Home > News & events > Ed Dingli on raising over £1500 for Mind CHWF

In May 2018, Nina Rosner and Ed Dingli took on the mammoth task of cycling 1050 miles from the Southernmost tip of England (Land’s End) to the Northernmost tip of Scotland (John O’Groats). Having never taken on a challenge of this magnitude and having lived in Hackney for three years, the pair chose to raise funds through a JustGiving page for Mind in the City, Hackney and Waltham Forest. In just two months, Ed and Nina received donations from 60 supporters, raising £1,616.32 for Mind in the City, Hackney and Waltham Forest – 61% over their target of £1000.

We caught up with Ed to talk about why he and Nina chose to raise money for Mind CHWF and to quiz him for any tips he may have for cyclists that might want to do the same!

How did you hear about Mind in the City, Hackney & Waltham Forest?

We had decided to do Lands’ End to John O’ Groats and initially, we were going to do it for the challenge alone but thought it would be a wasted opportunity if we didn’t try to fundraise! Both I and Nina wanted to choose a local charity and give back to the Hackney community where we live. So, I started looking at local charities focussed on homelessness and mental health when a friend and former colleague of Mind CHWF recommended that we chose to fundraise for the organisation.  She told us about the programmes that Mind CHWF organises and explained that the money raised would go a lot further than if we were to choose a larger charity.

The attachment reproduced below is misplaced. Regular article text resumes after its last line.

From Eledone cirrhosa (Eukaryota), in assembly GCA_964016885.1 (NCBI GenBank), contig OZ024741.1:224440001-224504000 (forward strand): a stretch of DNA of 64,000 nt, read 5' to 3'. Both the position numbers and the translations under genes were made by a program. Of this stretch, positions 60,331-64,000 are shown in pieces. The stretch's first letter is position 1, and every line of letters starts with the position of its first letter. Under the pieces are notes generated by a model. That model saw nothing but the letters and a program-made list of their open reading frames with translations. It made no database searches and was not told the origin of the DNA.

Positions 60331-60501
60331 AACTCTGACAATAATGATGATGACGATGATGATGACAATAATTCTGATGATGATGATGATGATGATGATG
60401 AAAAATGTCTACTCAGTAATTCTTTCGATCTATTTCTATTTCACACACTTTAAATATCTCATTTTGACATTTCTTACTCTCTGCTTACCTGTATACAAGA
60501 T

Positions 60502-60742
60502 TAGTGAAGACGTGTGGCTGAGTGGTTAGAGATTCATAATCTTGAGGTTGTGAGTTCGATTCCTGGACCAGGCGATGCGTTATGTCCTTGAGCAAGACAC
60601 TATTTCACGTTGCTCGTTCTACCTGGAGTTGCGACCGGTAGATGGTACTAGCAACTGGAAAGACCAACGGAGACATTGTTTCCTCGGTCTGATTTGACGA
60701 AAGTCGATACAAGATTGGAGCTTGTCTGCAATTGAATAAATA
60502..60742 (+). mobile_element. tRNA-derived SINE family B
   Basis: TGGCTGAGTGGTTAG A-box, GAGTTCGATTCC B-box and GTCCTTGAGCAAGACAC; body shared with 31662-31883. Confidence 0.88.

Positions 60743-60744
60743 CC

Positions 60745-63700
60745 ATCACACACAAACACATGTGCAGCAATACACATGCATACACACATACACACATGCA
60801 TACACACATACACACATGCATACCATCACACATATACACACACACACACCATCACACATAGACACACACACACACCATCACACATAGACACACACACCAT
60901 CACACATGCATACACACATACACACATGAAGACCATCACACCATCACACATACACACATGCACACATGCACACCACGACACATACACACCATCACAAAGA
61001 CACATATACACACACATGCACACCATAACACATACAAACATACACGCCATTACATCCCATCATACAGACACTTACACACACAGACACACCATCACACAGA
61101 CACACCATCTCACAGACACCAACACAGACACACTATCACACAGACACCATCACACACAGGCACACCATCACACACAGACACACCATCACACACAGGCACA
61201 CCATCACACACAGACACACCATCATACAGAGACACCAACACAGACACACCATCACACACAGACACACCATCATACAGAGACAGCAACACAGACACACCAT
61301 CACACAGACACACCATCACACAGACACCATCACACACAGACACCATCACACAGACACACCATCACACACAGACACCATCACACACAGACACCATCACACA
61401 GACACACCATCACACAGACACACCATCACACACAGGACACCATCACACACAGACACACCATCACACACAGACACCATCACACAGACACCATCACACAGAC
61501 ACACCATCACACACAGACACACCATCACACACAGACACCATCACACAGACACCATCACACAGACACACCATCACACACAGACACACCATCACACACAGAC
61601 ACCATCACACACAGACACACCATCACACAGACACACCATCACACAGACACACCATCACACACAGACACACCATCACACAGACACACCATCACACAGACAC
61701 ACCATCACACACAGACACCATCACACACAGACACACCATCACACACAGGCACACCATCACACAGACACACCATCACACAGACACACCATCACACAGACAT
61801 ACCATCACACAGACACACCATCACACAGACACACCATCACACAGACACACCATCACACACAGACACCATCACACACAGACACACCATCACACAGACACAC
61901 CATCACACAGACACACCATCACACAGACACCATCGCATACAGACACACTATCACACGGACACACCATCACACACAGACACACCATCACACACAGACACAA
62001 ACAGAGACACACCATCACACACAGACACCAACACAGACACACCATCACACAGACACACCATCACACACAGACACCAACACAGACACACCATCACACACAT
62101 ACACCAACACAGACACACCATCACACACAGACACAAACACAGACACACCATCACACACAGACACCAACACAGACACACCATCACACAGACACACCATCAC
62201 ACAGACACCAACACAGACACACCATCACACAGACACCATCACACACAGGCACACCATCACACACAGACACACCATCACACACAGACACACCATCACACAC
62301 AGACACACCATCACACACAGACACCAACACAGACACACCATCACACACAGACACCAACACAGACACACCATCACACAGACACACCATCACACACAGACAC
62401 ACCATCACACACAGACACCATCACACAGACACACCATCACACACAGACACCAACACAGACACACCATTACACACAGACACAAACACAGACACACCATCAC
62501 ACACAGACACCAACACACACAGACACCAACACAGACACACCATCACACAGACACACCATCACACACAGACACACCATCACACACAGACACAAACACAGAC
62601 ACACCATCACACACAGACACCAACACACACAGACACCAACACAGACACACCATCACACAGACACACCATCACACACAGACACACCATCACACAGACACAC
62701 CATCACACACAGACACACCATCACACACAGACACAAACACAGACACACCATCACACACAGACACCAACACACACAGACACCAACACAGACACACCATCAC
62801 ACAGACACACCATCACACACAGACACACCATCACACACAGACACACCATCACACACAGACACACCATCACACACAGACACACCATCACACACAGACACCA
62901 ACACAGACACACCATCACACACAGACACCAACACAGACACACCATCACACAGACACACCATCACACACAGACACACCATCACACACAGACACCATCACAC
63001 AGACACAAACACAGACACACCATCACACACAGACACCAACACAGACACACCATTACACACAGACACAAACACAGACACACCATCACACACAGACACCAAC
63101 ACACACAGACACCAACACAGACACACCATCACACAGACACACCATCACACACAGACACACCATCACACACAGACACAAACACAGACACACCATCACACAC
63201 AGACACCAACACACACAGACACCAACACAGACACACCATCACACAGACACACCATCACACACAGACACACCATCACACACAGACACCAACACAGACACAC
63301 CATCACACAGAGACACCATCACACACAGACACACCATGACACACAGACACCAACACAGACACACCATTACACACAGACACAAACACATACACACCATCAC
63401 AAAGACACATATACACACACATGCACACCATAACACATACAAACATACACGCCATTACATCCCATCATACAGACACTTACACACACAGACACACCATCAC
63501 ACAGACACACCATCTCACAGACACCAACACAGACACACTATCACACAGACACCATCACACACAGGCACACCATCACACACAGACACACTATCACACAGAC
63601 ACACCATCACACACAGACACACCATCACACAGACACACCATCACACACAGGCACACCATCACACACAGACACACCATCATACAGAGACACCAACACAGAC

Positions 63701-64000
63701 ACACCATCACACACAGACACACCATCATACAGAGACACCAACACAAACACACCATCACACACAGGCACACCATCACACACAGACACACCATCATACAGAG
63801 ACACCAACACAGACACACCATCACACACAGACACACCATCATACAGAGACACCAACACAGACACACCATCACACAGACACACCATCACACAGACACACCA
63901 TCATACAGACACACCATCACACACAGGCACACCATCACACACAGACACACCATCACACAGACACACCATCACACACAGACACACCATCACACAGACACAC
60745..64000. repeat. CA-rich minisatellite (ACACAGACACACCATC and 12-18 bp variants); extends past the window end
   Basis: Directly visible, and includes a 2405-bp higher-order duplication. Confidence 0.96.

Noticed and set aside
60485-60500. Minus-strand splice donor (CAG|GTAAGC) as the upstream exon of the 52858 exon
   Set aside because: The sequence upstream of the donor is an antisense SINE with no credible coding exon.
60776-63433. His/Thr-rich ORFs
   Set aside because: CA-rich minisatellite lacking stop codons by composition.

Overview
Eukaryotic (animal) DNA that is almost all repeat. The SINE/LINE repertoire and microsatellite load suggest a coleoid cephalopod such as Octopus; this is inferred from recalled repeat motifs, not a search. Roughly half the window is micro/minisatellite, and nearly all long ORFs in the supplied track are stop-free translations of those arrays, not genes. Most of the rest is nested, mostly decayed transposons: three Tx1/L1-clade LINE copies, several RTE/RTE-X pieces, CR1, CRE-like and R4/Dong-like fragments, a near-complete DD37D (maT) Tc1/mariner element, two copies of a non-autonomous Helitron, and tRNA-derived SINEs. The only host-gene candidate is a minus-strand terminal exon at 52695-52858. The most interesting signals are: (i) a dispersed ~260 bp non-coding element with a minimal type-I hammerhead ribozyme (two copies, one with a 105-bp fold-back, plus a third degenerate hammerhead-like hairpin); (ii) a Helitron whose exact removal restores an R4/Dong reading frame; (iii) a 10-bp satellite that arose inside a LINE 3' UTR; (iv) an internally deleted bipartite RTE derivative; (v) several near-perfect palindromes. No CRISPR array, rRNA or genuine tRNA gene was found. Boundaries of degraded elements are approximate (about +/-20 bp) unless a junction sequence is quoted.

Have you been cycling for a long time?

I had never done any serious cycling before taking on the Lands End to John O’ Groats. I started cycling to work a few years ago and always wanted to cycle around the UK. We did a couple of training rides leading up to the event, but nothing could have fully prepared us. I have also taken part in London to Brighton cycles twice with friends.

How did you find London to Brighton?

The first time I did it, we managed to avoid Ditchling Beacon and the second time we did it on purpose. It’s difficult but fun- you know it’s coming up and, once you’ve done it, it’s downhill into Brighton and it’s a beautiful route and a good distance. It took around five hours at a normal pace with a good mix of ups and downs with lots of downhill. Padded shorts were a real saviour on the ride! 

Have you got any advice for cyclists just starting out?

What I’d say is that the prospect can be quite daunting if you’ve never done it before but it’s amazing what your body can achieve if you’ve got the right attitude. If you take it step by step, it’s so much fun, there was never a moment when I questioned what I was doing or why I was doing it. There was a great mix of chatting to other people and getting your head down and ploughing through the miles, so it can feel like a nice social event. If you put your mind to it, it’s amazing what your body can achieve with minimal training.

If you would like to join Ed and Nina as cyclists for Mind CHWF, check out our events page to get involved with our next event. Or email community.fundraising@mindchwf.org.uk for more details

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